Host of MSNBC’s Your Business
“I think small business has just been a part of who I am,” said JJ Ramberg, 2011 Small Business Advocate of the Year. “It’s in my blood.” The host of MSNBC’s Your Business, cofounder of Goodsearch.com, and three-time emcee of NY Report’s Small Business Awards grew up in an entrepreneurial family. Ramberg’s mother, father, brother, husband, and both grandfathers were all entrepreneurs, so it seemed only natural that she took the same path.
As the host of Your Business, Ramberg profiles small business owners and offers resources and advice to viewers to use in their own businesses. As the cofounder of her own company, she often vets what’s featured on the show to make sure it’s helpful, practical, and inspirational. Likewise, the lessons she learns from running GoodSearch are often applied to Your Business. “Whether it’s the best way to word something in your marketing, the best way to handle a human resources issue, or the best way to deal with our finances,” she said. “I learn something every single day, and I try and take my lessons and talk to our audience about it. But on the flip side, I learn a lot from the people that I interview that I then bring home into my own company.”
In 2005, Ramberg founded GoodSearch, a Yahoo-powered search engine that donates to the charity of your choice every time you search. The website also encompasses GoodShop, a shopping portal that links to more than 2,500 retailers, including Amazon, Apple, and Target, giving a percentage of what you spend online at those stores to your favorite charity or school. Coupons and shipping offers are also featured on the site.
Ramberg also said that she is inspired every day by the people she interviews on Your Business, particularly since the economic crisis began a few years ago. “The small business people that I have met have been true role models as they’ve persevered in the face of really hard times,” said Ramberg. “I really feel lucky to be a part of this group, not only as someone recording and telling their stories, but as an entrepreneur myself.”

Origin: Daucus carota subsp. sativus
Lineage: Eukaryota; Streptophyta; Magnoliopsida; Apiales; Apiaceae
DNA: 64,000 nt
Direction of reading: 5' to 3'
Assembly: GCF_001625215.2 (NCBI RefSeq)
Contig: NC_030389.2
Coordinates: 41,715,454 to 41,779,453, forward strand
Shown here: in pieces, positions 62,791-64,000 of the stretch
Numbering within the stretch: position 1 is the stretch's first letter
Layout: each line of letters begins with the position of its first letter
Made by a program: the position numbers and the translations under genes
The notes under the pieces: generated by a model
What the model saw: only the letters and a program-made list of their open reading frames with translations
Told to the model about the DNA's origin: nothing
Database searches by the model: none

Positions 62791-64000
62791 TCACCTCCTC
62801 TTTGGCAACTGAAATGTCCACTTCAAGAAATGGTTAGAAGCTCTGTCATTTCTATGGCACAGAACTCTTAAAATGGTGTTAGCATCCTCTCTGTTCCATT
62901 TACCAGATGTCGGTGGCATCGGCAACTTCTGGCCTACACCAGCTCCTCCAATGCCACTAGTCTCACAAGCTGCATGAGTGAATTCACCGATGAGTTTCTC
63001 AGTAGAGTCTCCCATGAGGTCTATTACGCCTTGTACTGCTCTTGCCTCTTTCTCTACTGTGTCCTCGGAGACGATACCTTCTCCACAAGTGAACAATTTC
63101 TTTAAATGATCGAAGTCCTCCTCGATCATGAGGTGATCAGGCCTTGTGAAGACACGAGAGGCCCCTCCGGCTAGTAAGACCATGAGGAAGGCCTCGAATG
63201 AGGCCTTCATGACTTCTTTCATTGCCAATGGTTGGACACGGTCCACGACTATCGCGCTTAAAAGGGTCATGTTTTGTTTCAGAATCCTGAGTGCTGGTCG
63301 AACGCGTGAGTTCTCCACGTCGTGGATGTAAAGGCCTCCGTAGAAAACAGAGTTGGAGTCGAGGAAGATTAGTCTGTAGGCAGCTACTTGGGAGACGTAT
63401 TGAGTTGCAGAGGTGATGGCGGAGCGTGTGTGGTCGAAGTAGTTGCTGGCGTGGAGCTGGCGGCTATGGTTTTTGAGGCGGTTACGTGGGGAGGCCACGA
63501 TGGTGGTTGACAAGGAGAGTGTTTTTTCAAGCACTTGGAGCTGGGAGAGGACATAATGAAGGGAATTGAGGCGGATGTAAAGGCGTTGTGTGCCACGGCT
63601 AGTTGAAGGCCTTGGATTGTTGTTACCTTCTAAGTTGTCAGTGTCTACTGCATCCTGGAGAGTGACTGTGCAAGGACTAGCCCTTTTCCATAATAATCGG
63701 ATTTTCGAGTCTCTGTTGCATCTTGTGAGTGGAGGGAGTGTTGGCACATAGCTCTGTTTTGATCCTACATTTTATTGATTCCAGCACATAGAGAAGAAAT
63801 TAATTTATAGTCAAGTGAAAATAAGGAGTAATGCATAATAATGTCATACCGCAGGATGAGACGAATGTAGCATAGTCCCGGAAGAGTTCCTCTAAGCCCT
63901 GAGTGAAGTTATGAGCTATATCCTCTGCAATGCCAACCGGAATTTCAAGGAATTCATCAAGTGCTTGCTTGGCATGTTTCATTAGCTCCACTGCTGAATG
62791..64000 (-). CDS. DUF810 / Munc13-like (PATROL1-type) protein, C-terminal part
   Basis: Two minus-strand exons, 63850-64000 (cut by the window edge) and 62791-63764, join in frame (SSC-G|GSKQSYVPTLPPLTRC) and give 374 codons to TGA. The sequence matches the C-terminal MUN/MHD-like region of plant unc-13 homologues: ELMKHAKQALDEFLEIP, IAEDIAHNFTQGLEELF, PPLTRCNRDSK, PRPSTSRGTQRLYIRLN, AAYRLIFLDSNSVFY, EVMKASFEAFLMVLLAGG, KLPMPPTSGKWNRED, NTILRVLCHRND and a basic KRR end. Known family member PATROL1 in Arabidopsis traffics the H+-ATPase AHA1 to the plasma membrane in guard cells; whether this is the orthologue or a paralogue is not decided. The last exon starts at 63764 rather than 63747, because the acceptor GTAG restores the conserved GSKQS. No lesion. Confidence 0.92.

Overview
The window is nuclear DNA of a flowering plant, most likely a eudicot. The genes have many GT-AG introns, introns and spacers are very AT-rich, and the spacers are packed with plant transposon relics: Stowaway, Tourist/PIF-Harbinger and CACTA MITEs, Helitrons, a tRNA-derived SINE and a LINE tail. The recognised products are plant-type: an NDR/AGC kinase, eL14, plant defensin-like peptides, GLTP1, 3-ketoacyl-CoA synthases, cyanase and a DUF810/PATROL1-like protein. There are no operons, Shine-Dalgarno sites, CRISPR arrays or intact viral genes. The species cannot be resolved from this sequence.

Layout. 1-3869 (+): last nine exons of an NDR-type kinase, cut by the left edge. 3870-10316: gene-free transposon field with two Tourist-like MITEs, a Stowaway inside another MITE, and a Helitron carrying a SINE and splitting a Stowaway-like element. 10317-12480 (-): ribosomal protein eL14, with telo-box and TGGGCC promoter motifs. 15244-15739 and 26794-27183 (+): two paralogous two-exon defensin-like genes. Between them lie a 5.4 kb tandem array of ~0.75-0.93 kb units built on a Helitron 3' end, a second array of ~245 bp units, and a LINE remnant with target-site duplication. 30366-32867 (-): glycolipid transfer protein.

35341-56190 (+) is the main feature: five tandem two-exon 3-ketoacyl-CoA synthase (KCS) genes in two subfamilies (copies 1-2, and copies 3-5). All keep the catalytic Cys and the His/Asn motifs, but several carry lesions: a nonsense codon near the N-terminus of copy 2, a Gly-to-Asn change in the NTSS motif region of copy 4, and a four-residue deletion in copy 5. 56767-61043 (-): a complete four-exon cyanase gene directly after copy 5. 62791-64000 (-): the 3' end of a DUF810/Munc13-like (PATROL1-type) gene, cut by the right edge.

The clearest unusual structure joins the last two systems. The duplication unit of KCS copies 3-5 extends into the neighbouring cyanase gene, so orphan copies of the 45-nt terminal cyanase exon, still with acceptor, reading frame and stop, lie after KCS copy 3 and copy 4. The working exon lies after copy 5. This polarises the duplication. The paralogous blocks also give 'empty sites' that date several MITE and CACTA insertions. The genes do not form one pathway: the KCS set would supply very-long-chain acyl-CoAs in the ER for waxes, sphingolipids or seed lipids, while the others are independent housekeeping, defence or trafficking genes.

As someone who sees both sides of the story, Ramberg knows both the large and small issues that privately owned companies face. “What I find is that a lot of small business owners feel lonely. When you run your own small business, you often don’t have somebody to talk to. Small business owners need resources to help them deal with everyday issues,” she said. “There are a thousand things that come up every single day for them and it’s very helpful to talk to somebody who’s been through it.”
Although MSNBC doesn’t give out specific viewership numbers, as a whole the channel reaches 95.2 million US households. International exposure comes from Orbit TV, CNBC Asia, MSNBC Canada and the Armed Forces Network, along with Sirius XM Radio. Your Business, which has been on the air since 2006, includes one taped piece a week, which focuses on one or two businesses.
It’s only fitting that Ramberg receive the Small Business Advocate award for 2011. “I’ve been a part of this event for the past few years and so I know what an honor it is,” she said. “I do this job because I love it and because I’m so interested in it. To be recognized for it is just really nice and the icing on the cake.”
President and CEO, New York Business Development Corporation
Patrick MacKrell, president and CEO of the New York Business Development Corporation and 2011 Small Business Advocate of the year, has had a slightly unusual introduction to the business world. When MacKrell was a freshman in college, he joined the Marine Corps. He was commissioned in 1975 and left active duty in 1986, as a Major.
“The leadership training, and then ultimately the leadership opportunities, that I had in the Marine Corps have framed my whole life,” said MacKrell. After he left active duty, he practiced commercial law for 15 years. He was a managing partner with a firm who represented NYBDC when he was asked to take a larger role in the organization.
Formed in 1955, NYBDC provides loans to businesses that are unable to get financing from conventional lenders, either because they’re start-ups, turning the corner after a period of financial difficulty, or involved in industries that have high historic failure rates.
What some don’t know about NYBDC is that the organization is owned by banks. Nearly each bank doing business in New York State is a member of NYBDC and provides funding to lend to small businesses. “When people were saying, ‘The banks aren’t lending,’ that was just wrong,” said MacKrell. “Banks were lending to credit-worthy borrowers and also provided continued financial support to NYBDC so that we could increase our lending to businesses that were marginal. The banks in New York State have lent us billions of dollars over the years, hundreds of millions of dollars, so that we could re-lend that money to small business.” Whereas some banks may turn down a loan for a particular reason, “The banker’s next sentence is, ‘But we do support NYBDC so that the risk can been shared among the whole banking community,’” he said.
Michelle Court is the managing editor at The New York Enterprise Report. She can be reached at firstname.lastname@example.org.